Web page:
Background: Microglia, the brain's principal immune cell, are increasingly implicated in Alzheimer's disease (AD), but the molecular interfaces through which these cells contribute to amyloid beta (Aβ)-related neurodegeneration are unclear. We recently identified microglial contributions to the homeostatic and disease-associated modulation of perineuronal nets (PNNs), extracellular matrix structures that enwrap and stabilize neuronal synapses, but whether PNNs are altered in AD remains controversial.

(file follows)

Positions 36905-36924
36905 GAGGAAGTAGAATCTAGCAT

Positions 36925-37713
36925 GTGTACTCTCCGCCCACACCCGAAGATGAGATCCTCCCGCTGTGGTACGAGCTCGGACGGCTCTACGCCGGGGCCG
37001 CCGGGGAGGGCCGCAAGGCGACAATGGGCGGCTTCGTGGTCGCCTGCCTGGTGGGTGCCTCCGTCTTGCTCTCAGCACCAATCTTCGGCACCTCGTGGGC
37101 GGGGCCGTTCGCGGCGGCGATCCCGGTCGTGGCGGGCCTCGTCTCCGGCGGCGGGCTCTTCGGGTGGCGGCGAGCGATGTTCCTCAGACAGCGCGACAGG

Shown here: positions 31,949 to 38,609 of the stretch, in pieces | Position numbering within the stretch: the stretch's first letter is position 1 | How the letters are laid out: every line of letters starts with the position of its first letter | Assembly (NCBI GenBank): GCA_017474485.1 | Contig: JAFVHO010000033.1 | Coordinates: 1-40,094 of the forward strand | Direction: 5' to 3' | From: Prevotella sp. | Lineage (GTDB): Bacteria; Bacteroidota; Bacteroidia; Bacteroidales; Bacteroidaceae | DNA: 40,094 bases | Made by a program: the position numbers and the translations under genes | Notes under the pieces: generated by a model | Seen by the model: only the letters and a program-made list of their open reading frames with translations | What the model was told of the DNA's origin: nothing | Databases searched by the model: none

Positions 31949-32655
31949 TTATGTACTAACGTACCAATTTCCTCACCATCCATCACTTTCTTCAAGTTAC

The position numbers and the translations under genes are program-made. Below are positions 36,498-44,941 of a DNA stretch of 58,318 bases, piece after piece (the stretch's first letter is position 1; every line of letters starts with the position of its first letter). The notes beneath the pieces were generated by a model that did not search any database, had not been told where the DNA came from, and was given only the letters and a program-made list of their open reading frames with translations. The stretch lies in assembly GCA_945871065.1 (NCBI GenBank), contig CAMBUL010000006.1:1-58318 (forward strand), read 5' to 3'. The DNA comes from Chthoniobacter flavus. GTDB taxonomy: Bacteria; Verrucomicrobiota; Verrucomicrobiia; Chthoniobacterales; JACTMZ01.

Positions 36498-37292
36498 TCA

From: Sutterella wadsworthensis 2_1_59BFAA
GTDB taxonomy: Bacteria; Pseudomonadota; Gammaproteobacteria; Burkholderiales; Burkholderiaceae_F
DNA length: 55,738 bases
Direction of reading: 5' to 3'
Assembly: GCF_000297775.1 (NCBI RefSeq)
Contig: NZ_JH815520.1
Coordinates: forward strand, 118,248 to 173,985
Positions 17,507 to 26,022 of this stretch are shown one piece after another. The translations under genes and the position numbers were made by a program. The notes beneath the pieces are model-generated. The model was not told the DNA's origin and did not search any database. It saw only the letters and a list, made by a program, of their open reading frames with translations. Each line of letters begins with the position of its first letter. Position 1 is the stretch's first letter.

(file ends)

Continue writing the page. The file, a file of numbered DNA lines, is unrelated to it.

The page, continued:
Threat processing is central to understanding debilitating fear- and trauma-related disorders such as posttraumatic stress disorder (PTSD). Progress has been made in understanding the neural circuits underlying the “engram” of threat or fear memory formation that complements a decades-old appreciation of the neurobiology of fear and threat involving hub structures such as the amygdala.